New 2022 BMW M3 Touring revealed: Here’s what you need to know

New 2022 BMW M3 Touring revealed: Here’s what you need to know

New performance estate car debuts as part of BMW’s 50 years

In the performance car world, few models are quite as coveted as the BMW M3. 

Spanning multiple decades, it’s the quintessential BMW ‘M’ car, which makes it all the more poignant that BMW has just revealed a new Touring bodystyle of it. Adding greater practicality into the mix, it is making its global premiere at this weekend’s Goodwood Festival of Speed, held between June 23 and 26. Here are all the key things you need to know about it. 

It’s the first time there’s ever been an M3 Touring

Since its launch in 1986, there have been three bodystyles for the M3 – a coupe, convertible and saloon. But there has never been an estate car version, or Touring in BMW speak. It’s all the more surprising considering Audi and Mercedes have been producing sporty estate car rivals for years. 

While BMW has toyed with the idea of an M3 Touring in the past – the closest it’s got was a concept of the E46 M3 in the early 2000s – it is only now when it’s come to fruition. And unsurprisingly there’s quite a buzz around it…

It uses the same 503bhp engine as the regular M3

For the M3 Touring, BMW has kitted it out with the same 3.0-litre in-line six engine as the standard car, which certainly gets the model off to a fantastic start. 

Unlike the saloon, which can be had with rear-wheel-drive, this Touring uses BMW’s xDrive system instead – sending power to all four wheels – and putting out a significant 503bhp and 650Nm of torque. That allows the M3 Touring to reach 60mph in just 3.4 seconds, and a top speed of 174mph (where permitted) with the BMW M Driver’s Package selected.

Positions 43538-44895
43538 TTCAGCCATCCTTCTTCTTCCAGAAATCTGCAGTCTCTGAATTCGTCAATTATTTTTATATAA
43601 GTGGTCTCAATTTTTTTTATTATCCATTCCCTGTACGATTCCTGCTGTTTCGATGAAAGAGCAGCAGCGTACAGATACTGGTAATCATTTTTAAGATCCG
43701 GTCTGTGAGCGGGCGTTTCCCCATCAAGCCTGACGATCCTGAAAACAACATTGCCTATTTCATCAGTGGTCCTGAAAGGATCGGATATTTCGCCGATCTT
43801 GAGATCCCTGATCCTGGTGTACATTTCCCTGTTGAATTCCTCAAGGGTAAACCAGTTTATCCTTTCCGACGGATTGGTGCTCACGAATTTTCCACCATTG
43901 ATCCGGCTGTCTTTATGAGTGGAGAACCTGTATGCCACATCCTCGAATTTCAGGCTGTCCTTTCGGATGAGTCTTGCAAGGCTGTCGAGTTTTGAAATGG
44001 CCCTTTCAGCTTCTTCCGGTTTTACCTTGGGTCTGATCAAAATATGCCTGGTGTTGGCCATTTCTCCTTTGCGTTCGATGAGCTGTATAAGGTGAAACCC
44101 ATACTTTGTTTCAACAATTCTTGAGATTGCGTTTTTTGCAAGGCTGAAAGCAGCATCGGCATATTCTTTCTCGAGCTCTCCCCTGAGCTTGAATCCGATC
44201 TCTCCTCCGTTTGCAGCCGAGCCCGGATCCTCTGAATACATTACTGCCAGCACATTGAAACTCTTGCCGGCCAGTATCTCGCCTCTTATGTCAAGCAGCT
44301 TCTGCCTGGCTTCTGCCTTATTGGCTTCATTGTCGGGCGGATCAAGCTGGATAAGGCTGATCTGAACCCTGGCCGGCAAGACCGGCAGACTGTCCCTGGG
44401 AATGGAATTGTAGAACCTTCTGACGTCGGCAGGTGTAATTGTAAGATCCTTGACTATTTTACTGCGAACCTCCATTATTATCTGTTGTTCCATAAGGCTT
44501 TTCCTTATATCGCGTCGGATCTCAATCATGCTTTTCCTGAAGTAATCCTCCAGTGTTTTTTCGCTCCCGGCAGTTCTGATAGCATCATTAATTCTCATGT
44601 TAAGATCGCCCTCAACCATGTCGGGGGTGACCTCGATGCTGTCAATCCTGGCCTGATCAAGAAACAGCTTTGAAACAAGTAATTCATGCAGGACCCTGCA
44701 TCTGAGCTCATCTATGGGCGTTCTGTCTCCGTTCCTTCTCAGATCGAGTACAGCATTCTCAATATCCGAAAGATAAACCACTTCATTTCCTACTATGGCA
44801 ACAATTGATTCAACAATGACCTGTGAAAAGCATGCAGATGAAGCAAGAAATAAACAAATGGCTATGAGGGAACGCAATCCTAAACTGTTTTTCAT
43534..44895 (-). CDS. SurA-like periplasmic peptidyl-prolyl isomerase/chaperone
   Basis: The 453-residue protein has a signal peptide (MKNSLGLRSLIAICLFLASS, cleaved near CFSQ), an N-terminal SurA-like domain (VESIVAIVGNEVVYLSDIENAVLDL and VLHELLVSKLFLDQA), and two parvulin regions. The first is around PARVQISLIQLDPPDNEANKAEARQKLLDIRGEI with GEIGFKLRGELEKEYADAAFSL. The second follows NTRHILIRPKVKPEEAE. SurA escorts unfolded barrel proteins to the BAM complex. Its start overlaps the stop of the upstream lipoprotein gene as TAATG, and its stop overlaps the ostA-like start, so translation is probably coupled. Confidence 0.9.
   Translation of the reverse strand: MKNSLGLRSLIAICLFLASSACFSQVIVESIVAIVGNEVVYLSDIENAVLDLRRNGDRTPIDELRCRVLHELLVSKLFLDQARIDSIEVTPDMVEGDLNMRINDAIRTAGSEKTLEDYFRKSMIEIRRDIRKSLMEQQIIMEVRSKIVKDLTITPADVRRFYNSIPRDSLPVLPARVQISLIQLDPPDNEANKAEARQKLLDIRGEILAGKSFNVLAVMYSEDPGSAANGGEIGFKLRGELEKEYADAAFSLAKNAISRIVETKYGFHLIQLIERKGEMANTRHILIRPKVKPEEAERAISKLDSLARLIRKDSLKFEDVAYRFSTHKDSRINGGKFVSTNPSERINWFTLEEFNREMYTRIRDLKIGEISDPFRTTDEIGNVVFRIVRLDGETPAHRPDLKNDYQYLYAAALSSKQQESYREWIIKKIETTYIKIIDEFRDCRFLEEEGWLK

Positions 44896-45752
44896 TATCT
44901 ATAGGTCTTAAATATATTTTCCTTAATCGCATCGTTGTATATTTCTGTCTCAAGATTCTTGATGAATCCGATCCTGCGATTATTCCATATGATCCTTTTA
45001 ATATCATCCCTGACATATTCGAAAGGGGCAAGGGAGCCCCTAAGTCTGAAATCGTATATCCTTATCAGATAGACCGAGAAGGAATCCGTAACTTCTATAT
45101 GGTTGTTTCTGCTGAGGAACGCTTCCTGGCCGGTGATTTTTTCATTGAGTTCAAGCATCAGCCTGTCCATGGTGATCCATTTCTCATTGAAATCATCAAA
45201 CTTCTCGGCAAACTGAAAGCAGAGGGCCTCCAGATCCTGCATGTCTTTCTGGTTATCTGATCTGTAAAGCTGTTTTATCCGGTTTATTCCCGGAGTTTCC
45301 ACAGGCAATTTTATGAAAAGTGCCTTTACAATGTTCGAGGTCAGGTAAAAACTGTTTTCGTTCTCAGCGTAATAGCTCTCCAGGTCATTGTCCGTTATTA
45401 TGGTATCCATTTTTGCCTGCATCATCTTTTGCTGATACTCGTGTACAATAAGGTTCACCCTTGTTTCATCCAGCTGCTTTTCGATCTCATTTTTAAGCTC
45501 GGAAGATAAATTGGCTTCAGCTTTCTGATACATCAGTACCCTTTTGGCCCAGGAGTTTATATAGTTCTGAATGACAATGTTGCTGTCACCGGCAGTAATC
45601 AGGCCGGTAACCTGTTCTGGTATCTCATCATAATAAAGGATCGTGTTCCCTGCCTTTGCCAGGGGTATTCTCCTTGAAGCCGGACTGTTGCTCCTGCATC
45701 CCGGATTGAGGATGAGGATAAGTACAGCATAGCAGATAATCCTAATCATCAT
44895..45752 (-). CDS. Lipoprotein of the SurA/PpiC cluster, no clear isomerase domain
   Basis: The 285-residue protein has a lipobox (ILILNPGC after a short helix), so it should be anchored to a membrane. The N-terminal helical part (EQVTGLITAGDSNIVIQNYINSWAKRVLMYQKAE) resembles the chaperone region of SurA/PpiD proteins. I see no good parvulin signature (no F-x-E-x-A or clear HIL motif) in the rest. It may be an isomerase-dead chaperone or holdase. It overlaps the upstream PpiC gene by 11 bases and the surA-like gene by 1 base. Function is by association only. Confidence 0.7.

It promises to be impressive to drive 

Given the M3 saloon is one of the finest cars to drive on the market, there are high expectations being placed on the Touring, and it’s unlikely to disappoint. 

For starters, that xDrive system has a rear bias, enhancing the feeling of agility behind the wheel, while BMW has enhanced the torsional rigidity to keep the body stiff. But the German firm hasn’t neglected everyday usability since M3 Tourings likely to be used on a daily basis by their owners. As a result, adaptive M suspension system will allow drivers to put the car in ‘comfort’ settings for when you want things to settle down. 

Impressive practicality

The key advantage of choosing an estate car over a saloon is for practicality purposes, and those wanting a spacious M3 will be delighted with this new Touring. 

In fact, it’s no less spacious than a regular 3 Series Touring inside, partially helped by being slightly larger in terms of size, with the M3 having three full-size rear seats in the back, and a roomy 500-litre boot, extending to 1,510 litres with the rear seats folded. 

Boasts BMW’s latest interior design

As part of the launch of this new M3 Touring, BMW is introducing its latest interior design to not only this estate but the saloon as well. 

Known as the BMW Curved Display, it’s the same system as that found on high-end models from the German firm, like the iX and i4. With a main screen size of 14.9 inches and a 12.3-inch digital dial display merged into a rounded piece of glass, it helps to give the M3 Touring a particularly upmarket and modern look. 

The BMW M3 Touring is available to order now, with prices starting from £80,550.

Enquire on a new BMW M3 Touring

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